Combining Illustrator and Photoshop tutorials:
Using texture to improve vector illustration
The advantage of using both Illustrator and Photoshop in illustration is endless. The possibilities are enormous and the learning unlimited. Recently I’ve learned several new techniques and tips and enjoying the benefits in my work. I am inclined to take tutorials and pick them apart for the bits that serve me but try to follow through everything I have not tried before. I did stick pretty closely to the instructions in this one though. I am an ever-keen learner and I hope this tutorial helps you too.
If you are interested in combining Illustrator and Photoshop tutorials, the one I refer to here is Matt Kaufenberg’s Character Illustration: From Concept to Final Artwork. If you use this link and sign up to Skillshare for a free month, I get another free month too! Free Month on Skillshare!
Step 1: Initial Character Sketch
Searching on line for combining Illustrator and Photoshop tutorials I discovered one on character design using Photoshop and Illustrator. Tutorial sample illustrations are often what attracts me to any to tutorial all or lesson and I was drawn to the textures in his. I wanted to learn more about textures by combining Adobe Illustrator in Photoshop. I have many illustrations in sketch stage waiting to be developed further and so I took this opportunity to pull my pirate bunny out of my archives and finish it in colour.
It was a lovely sepia sketch, but it was perfect for this exercise. I really had the character designed and was ready to further exploration. The lesson wasn’t so much a tutorial in character design, but still handy to see how that illustrator used textures. There are so many variations of techniques and it’s fun learning different ones for yourself.
Step 2: Drafting shapes in Illustrator
Using the pen tool in Adobe Illustrator I traced over the main shapes of my design not what worrying too much about colour. I first imported my image into Illustrator and set the layer as a template by right clicking the layer. By doing this the layer is automatically locked and the opacity is reduced to 50%. You can use any colour line you like. Whatever it is easiest to you to see over the base template layer is recommended.
Step 3: Block In Shapes
I then began to play with limited colours and fill in each of the shapes. At this stage it doesn’t matter what colours you use – approximate. This is the blocking in stage in Illustrator, not fussing too much over colour.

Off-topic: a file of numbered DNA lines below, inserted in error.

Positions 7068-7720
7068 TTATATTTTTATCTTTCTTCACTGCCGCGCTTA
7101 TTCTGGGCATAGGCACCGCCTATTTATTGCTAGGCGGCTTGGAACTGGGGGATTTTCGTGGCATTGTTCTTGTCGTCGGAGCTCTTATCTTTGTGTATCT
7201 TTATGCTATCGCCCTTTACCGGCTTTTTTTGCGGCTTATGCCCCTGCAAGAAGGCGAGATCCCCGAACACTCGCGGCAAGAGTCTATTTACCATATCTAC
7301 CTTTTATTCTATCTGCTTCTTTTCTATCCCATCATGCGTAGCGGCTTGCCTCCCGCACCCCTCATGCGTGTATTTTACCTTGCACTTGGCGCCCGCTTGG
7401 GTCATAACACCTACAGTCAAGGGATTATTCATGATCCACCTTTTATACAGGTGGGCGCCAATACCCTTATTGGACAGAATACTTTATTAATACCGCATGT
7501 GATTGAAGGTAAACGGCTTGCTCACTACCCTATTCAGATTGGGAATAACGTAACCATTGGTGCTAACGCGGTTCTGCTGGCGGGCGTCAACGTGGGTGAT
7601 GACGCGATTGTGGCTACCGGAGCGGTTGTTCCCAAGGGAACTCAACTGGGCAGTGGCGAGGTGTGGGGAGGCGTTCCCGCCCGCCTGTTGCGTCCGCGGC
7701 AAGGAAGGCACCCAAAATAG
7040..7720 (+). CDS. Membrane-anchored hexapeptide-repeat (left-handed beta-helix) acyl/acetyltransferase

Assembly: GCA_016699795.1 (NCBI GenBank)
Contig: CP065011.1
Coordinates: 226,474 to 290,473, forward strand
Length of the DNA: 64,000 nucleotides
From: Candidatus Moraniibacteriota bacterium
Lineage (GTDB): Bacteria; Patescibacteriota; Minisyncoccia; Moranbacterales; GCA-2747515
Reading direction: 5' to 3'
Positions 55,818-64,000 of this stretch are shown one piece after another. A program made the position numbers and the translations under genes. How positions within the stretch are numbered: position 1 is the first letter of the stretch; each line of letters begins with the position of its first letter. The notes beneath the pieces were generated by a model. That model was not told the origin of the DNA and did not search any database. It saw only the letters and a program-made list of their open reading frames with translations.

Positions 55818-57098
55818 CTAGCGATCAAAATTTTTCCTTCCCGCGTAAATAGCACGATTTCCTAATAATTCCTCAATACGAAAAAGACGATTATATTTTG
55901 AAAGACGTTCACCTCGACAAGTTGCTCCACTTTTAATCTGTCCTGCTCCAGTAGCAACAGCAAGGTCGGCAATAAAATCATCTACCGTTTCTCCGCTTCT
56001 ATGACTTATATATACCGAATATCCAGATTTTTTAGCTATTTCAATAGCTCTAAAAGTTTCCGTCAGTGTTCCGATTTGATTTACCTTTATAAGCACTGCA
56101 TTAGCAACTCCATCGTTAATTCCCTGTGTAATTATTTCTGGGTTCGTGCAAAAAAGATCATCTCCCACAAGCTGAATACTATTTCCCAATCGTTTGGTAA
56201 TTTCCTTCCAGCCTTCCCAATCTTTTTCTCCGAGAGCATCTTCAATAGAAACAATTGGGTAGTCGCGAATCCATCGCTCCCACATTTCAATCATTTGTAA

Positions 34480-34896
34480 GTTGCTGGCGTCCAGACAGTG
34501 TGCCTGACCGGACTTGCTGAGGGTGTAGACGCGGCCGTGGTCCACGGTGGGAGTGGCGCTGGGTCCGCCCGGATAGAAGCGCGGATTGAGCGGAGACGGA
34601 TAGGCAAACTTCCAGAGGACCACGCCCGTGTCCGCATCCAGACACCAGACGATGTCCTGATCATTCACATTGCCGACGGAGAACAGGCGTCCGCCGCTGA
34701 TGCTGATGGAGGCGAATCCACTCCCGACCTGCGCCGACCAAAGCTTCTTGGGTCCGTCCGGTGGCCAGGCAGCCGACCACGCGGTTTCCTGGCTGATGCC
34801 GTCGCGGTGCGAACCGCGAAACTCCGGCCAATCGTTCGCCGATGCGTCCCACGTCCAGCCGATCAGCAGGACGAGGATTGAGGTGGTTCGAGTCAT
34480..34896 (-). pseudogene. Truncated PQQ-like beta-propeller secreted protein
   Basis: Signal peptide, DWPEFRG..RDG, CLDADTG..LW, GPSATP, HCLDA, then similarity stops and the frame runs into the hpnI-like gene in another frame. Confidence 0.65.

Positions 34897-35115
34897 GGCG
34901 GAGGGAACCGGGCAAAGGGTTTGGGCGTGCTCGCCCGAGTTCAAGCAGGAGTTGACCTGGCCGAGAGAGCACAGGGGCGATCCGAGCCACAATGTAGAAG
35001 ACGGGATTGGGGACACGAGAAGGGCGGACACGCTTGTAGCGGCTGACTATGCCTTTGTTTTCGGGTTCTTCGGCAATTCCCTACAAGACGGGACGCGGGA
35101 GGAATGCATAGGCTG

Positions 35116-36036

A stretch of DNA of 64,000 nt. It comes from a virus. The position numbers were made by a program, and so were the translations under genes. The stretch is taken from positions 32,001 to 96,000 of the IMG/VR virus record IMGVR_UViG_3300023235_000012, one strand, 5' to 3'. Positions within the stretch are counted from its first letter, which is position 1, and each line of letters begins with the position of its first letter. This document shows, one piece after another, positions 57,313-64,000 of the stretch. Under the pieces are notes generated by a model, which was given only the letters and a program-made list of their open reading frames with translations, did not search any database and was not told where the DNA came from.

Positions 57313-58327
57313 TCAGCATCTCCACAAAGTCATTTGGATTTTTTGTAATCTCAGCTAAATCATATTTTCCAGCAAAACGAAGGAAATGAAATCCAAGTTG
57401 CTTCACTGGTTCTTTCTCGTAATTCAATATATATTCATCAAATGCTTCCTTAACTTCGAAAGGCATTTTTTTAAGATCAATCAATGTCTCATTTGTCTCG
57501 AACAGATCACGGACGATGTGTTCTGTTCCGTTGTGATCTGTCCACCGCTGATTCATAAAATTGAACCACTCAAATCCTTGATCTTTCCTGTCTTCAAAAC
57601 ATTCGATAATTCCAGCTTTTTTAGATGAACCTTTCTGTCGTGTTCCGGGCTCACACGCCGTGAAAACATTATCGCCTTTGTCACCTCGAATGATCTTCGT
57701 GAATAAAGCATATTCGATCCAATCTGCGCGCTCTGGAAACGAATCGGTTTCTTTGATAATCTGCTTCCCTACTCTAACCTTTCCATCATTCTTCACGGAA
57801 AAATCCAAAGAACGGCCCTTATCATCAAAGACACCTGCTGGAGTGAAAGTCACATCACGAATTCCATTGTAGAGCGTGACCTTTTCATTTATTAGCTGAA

Step 4: Colour
Next I decided on the colour palette. As I knew I would be adding textures and manipulating layers in Photoshop, I kept the colour palette to a bare minimum. I picked colours that I’m highly attracted to when combine. You probably noticed that I used to feel a lot. This is because it’s a favourite colour of mine.
Step 5: Texture Brushes in Photoshop
Transferring shapes separately into Photoshop I began to work the texture and render the image using brushes. To do this successfully you have to turn off the transparency on the layer, or you end up painting over the shape and onto the surrounding area. With a transparent layer locked you can go to town on that show and not cross over the edge.
I didn’t like the initial brush I chose so I ended up repainting with a few before I discovered one I liked. I used brushes I already had installed. This was a dry brush that looked a lot like pastel.
Step 6: Texture & Blending Layers
Finally, I added the texture layers and tested blending modes. I also added a layer of hand painted painted the scribbles and details. I went for a painterly look which is something I like in my work. I like to have the evidence of hand work even when working digitally.
Click image to see the final in the lightbox!
What else I learned…and mistakes I made!
It was a lot of fun working this way. I didn’t know about turning off the transparent pixels which was such a bonus! In the past I had been loading the shapes or selecting with the magic wand and saving the selections. Every time I learn a new thing in Adobe it saves me so much time! Also learning the shortcut key: Alt + Delete to change the colours was something new. Before I was changing colours the hard way. Now I am flying!
I didn’t have as much time as I would have liked for this project but it was good to fly through it today just to establish what I learned so I don’t forget. And I have continued to use this on several projects since.
In my enthusiasm, I accidentally created a small image. As it copies across from Illustrator you need to check the size of your art board in relation to your shapes before exporting or scale up the smart objects in Photoshop. I had my export options set at 150dpi in Illustrator as I had been working on surface design patterns. For an illustration I should have created larger imagery before beginning the painting stage.